Giovanni de Fondulis - The Deposition of Christ with Carlotta of Lusignano, after 1483

Giovanni de Fondulis (active Crema, 1450 - 1500)

The Deposition of Christ with Carlotta of Lusignano, after 1483

Polychromed and gilded terracotta, 96 cm (37 13/16 in.)

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Object details

Accession number

S31w3

Provenance

Comissioned by Marietta of Patras (d. 1503), Greek mistress of King John II of Cyprus (1418-1458), in memory of her granddaughter Carlotta of Lusigano (1468-1480), the illegitimate daughter of King James II of Cyprus (about 1440-1473) in about 1480.
Installed in the altar of San Salvatore, errected in 1483 and consecrated in 1487, in the left transept of the Dominican church of Sant'Agostino, Padua. Carlotta's tomb was at the foot of this altar.
Moved to a nearby wall and the crumbling altar replaced by 1761.
The church of Sant'Agostino was demolished in 1829.
Purchased by the Count of Schio from an unknown source for use in his private chapel, Villa Schio, Costozza in 1840.
Purchased by the antiquarian and dealer Professor Emilio Constantini from the Schio family, Costozza in April 1897.
Purchased by Isabella Stewart Gardner from Emilio Costantini, Florence for 23,625 lire on 6 October 1897. (as the work of Paduan sculptor Bartolomeo Bellano, 1437/8-1496/7)
The sculpture's arrival to Boston was delayed by a customs dispute. It arrived around 15 February 1901. (see Hadley's 1987 publication in the bibliography, pp. 129, 251).

Dimension Notes

Carlotta: 46 x 19 cm (18 1/8 x 7 1/2 in.) Virgin: 82 x 38 cm (32 5/16 x 14 15/16 in.) Christ: 88 x 32 cm (34 5/8 x 12 5/8 in.) John the Evangelist: 96 x 40 cm (37 13/16 x 15 3/4 in.)

Bibliography

Wilhelm von Bode. "Lo scultore Bartolomeo Bellano da Padova." Archivio Storico dell'Arte (1891), p. 409. (as by Bartolomeo Bellano)
Cornelius von Fabriczy. "Giovanni Minello. Ein Paduaner Bildner vom Ausang des Quattrocento." Jarhbuch des Königlich Preuszischen Kunstsammlungen, vol. 28 (1907), pp. 65, 68-71, fig. 2. (as attributed to Giovanni Minelli, 1480-1489, probably 1483; consult for earlier manuscript sources)
Adolfo Venturi. L'Arte: rivista di storia dell'arte medioevale e moderna e d'arte decorativa (Rome, 1906), pp. 442-43. (as Paduan, influenced by Donatello; attributed by Bode to Bellano)
Adolfo Venturi. Storia dell'Arte Italiana VI: La Scultura del Quattrocento (Milan, 1908), p. 493, n2. (as "correctly" attributed by Fabriczy to Minelli)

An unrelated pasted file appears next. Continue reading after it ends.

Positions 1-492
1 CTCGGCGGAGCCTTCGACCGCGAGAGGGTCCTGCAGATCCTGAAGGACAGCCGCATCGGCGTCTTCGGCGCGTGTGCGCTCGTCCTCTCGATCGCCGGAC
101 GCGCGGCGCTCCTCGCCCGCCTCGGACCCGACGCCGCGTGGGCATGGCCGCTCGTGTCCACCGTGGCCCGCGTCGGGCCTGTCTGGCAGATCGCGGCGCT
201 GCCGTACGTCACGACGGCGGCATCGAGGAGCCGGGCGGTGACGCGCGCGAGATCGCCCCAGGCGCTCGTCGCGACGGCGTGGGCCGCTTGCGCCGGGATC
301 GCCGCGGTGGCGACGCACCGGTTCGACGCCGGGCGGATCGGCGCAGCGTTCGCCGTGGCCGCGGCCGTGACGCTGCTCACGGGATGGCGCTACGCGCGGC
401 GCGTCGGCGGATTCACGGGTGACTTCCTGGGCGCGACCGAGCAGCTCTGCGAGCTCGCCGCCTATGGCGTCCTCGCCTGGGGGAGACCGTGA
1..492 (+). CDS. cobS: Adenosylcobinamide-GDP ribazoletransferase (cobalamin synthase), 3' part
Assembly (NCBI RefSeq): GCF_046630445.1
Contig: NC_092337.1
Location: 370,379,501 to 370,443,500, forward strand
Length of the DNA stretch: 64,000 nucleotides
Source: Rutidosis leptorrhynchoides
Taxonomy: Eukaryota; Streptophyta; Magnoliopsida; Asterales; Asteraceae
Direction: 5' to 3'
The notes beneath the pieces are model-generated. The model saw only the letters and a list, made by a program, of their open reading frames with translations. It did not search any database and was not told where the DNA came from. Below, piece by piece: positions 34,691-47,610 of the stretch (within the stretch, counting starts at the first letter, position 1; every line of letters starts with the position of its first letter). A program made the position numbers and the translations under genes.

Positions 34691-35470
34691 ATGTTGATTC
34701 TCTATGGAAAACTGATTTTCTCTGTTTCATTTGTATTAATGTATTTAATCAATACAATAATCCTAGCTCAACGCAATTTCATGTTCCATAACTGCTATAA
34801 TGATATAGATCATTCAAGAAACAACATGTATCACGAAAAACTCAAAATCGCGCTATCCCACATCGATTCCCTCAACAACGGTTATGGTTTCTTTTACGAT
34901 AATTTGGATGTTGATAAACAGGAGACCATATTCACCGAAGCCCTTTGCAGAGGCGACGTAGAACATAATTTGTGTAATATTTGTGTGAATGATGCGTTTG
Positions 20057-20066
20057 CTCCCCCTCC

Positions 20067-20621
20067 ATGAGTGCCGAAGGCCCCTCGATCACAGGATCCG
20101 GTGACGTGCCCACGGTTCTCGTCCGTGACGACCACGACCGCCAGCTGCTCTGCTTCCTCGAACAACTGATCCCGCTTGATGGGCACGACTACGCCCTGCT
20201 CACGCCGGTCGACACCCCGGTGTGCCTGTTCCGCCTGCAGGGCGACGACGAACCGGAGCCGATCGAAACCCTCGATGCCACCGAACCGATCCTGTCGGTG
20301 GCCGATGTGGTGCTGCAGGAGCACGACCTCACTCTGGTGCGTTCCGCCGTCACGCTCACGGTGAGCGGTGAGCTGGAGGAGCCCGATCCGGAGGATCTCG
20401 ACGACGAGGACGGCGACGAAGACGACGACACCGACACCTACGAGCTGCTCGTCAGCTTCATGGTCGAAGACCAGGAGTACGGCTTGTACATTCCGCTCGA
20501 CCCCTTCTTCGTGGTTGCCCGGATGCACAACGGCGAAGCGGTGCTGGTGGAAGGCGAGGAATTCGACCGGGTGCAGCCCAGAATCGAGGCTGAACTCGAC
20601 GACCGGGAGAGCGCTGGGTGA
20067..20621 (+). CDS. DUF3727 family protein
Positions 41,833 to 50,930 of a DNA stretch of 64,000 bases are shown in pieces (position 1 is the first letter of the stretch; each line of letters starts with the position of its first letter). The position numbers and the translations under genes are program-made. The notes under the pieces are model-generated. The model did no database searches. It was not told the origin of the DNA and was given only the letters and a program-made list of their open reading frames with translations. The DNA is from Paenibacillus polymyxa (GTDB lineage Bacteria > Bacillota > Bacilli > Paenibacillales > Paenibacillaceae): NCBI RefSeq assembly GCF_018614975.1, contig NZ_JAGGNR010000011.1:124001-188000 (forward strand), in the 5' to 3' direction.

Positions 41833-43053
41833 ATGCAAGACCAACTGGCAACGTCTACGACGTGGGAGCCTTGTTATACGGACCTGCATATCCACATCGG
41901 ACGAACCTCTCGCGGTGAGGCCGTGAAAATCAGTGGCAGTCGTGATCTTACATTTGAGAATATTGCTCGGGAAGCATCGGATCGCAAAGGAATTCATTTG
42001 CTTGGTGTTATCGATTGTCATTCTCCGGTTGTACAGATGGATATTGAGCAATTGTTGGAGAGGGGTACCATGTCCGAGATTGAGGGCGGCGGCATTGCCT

Wilhelm von Bode. "Alte Kunst in den Vereinigten Staaten." Die Woche, vol. 50 (16 December 1911), p. 2100. (as by Minelli)
Leo Planiscig. Venezianische Bildhauer der Renaissance (Vienna, 1921), p. 158. (as by Minelli)
Sir Eric Robert Dalrymple Maclagan. Italian Sculpture of the Renaissance: the Charles Eliot Norton lectures for the years 1927-1928 (Cambridge, 1935), pp. 178, 180, fig. 86. (generally accepted as the work of Minelli)
Gilbert Wendel Longstreet and Morris Carter. General Catalogue (Boston, 1935), p. 279. (as by Minelli, after 1480)
Stuart Preston. "The Entombment" in Alfred M. Frankfurter (ed.). The Gardner Collection (New York, 1946), p. 26, ill. (as by Minelli)
Rollin Hadley. “Notes, Records, Comments.” Gardner Museum Calendar of Events 7, no. 22 (26 Jan. 1964), p. 2. (excerpting Eric MacLagan, p. 178)
Rollin Hadley. “Notes, Records, Comments.” Gardner Museum Calendar of Events 7, no. 31 (29 Mar. 1964), p. 2. (as by Minelli)
George L. Stout. Treasures from the Isabella Stewart Gardner Museum (Boston, 1969), pp. 208-09, ill. (as by Minelli)
Cornelius C. Vermeule III et al. Sculpture in the Isabella Stewart Gardner Museum (Boston, 1977), pp. 134-36, no. 167. (as by Minelli, about 1483-1487)
Rollin van N. Hadley. Museums Discovered: The Isabella Stewart Gardner Museum (Boston, 1981), p. 156-57, ill. (as by Minelli, about 1483-1486)
Cornelius C. Vermeule, III. "The Crusader (Lusignan) Kingdom of Cyprus: Echoes in the Fenway." Fenway Court (1987), pp. 31-39, figs. 1-2. (as by Minelli, about 1483)
Rollin van N. Hadley (ed.). The Letters of Bernard Berenson and Isabella Stewart Gardner 1887-1924 (Boston, 1987), pp. 100-01, 105-06, 108-09, 123, 127, 129, 248, 251.
Giuliana Ericani in Vittorio Sgarbi (ed.). La scultura al tempo di Andrea Mantegna tra classicismo e naturalismo (Mantua: Castello di San Giogio, 2006), p. 94. (as attribution problematic, 1482)
Andrea Bacchi et al. Rinascimento e Passione per l'Antico: Andrea Riccio e il suo tempo. Exh. cat. (Trento: Museo Diocesano Tridentino, 2008), pp. 26, 28, fig. 8. (as by Giovanni Paolo Fonduli?)
Sotheby's. "An Important Italian Painted Terracotta Half-Length Figure of Saint Jerome, Attributed to Giovanni De Fondulis..." Important Old Master Paintings, Including European Works of Art (New York, 2009), lot 321. (as by Fonduli)
Giuliana Ericani. "Prima e dopo Giovanni de Fondulis. La terracotta padovana di secondo Quattrocento" in Anna Maria Spiazzi et al. (eds.). La Cappella Ovetari: Artisi, tecniche, materiali (Milan, 2009), p. 118. (as ascribed to Minelli but on stylistic grounds should be reattributed to Fonduli)
Sotheby's. "Saint Catherine of Alexandria." Important European Terracotta & Bronze Sculpture from the Arthur M. Sackler Collections (New York, 29 Jan. 2010), lot 409. (as ascribed to Fonduli)